Redstone: One of the design challenges is to make sure that we not only meet current legislation, but that we also anticipate some of the changes that might need to happen. Global trade and climate change are having an impact already.
Even trying to decide the scale of our building is a challenge: we want to build-in flexibility, and we don’t want to hamstring the organization in the future. At the same time, we have to be able to afford to run the facility!
What we know from the experience of others is that there have been lots of examples of institutions where they’ve spent vast sums of money—tens of millions of pounds—on creating fabulous infrastructure, but it has then been so expensive to run that they haven’t been able to operate it. We can’t afford that. That’s not what we’re about at Kew.
On the other hand, to contain pests and diseases, we need to assess the risks associated with every single plant movement. As a result, over the past few years we’ve routinely quarantined material that there’s no legal need to quarantine. However, we’ve felt that there was a practical need and a moral obligation to quarantine seed material that comes from, for example, California, or from other states where we know there’s a really severe problem with Sudden Oak Death. Particularly with the understory material, we’ve germinated it all in quarantine and grown it on so that we can screen it. The last thing we want to do is introduce Sudden Oak Death—particularly the American form, because there’s an American and a European strain, and the concern is that the two will meet and produce a super-strain.
The other factor is the human resource. It’s not enough just to have a building: you need to have people who are trained and who understand how to operate it.
[Image: Bay leaves showing symptoms of infection by Phytophthora ramorum, the “causal agent” of Sudden Oak Death. Photo courtesy D. Schmidt, Garbelotto Forest Pathology Lab, UC Berkeley, via the U.S. Department of Energy’s Joint Genome Institute].
Edible Geography: Quarantine is always a question of time. How do you decide how long to grow these understory plants, for example, before you can determine whether they are healthy or sick?
Redstone: That’s all part of the risk assessment process. I work with our local inspector and an excellent scientific support team at FERA to make those kinds of decisions. For example, the inspector might look at a batch of seedlings and say: “That group hasn’t grown very well—but this group is fine, and they’ve reached three months and we can see that they’re still healthy.” What he might then say is, “The healthy ones can move on”—and he’ll do me a release certificate—“but those other ones ought to stay for a little bit longer.” Or he might say: “I don’t like the look of that first group: destroy them.”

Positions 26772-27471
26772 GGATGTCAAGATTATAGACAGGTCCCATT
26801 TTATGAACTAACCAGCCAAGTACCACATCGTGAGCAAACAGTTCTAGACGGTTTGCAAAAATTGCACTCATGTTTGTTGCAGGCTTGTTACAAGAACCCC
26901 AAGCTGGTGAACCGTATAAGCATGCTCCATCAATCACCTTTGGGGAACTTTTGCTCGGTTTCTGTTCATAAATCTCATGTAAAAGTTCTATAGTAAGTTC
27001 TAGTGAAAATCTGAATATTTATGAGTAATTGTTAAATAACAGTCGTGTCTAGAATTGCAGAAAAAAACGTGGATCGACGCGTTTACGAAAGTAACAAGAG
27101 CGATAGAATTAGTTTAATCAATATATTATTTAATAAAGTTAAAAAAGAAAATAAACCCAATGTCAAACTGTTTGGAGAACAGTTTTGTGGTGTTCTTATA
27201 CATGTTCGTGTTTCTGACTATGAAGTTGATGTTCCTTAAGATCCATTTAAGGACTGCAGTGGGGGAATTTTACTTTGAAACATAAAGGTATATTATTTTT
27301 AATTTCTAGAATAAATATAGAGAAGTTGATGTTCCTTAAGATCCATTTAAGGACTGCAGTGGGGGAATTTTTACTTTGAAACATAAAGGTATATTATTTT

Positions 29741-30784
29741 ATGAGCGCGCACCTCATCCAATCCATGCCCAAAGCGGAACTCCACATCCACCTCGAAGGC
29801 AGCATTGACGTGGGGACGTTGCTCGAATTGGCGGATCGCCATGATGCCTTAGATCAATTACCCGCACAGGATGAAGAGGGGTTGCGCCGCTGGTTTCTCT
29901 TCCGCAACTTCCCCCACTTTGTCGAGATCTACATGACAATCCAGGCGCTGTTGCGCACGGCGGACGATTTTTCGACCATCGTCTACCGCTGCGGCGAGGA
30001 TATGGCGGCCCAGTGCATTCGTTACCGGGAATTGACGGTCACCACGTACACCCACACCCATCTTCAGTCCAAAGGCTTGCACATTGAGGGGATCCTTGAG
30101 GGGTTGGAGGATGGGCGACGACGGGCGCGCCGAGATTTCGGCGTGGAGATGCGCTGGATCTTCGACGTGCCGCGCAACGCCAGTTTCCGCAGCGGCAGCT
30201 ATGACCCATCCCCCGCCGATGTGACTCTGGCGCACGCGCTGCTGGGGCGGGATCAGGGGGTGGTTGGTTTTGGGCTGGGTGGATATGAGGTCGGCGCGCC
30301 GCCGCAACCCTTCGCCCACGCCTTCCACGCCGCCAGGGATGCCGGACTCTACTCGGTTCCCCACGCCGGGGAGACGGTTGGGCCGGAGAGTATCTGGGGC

This is always decided on a case-by-case basis—which is very different from genetically-modified organisms, where there are fixed containment levels. What we’ve done with our new building is use the containment levels for GMOs as a guideline when talking to potential suppliers. For example, in terms of treating our water waste, we’re saying to them that we need an equivalent for containment level 3. That means we’re looking at steam-sterilizing all our liquid waste. We’ll take off the solid fraction, and that will be dried and incinerated—or it will be sent through the autoclave—but the liquid will all be steam-sterilized.
The other thing is that all the technology we use needs to be proven and validated. For example, I know of some places where they use an ultraviolet system for treating water, but there are potential problems with that, because if you have high levels of organic matter in the water, things can, in fact, survive. We just can’t take that risk, because it might result in us not getting a license. And if you put an awful lot of effort—and millions of pounds—into doing something, then it would be an awful shame to fail just for the sake of wanting to try something new and cool.
[Image: Proposed façade for the new Quarantine House at Kew, courtesy of Wilkinson Eyre architects].
Edible Geography: Where does the innovation and experimentation in quarantine design take place, if not in designing a new facility?
Redstone: That’s the problem—it doesn’t. It’s the kind of thing that somebody somewhere should do so that we can test new systems. The trouble is that resources are usually limited in this area and facilities tend to be expensive both to build and operate well. Usually you can’t afford to experiment.
We do test our systems once they’re in place, of course. With the steam-sterilization system that we’re planning to install, we’ll be regularly inoculating it with particular organisms and then testing the processed material to make sure it works. It’s simple, but it’s effective.
I’ll show you the plans as they stand now. [unfolds plans] In the scheme as it stands, we have a reception area which will receive all plant material that comes into Kew: seeds, bulbs, shrubs, trees, everything—whether it’s from the EU or not.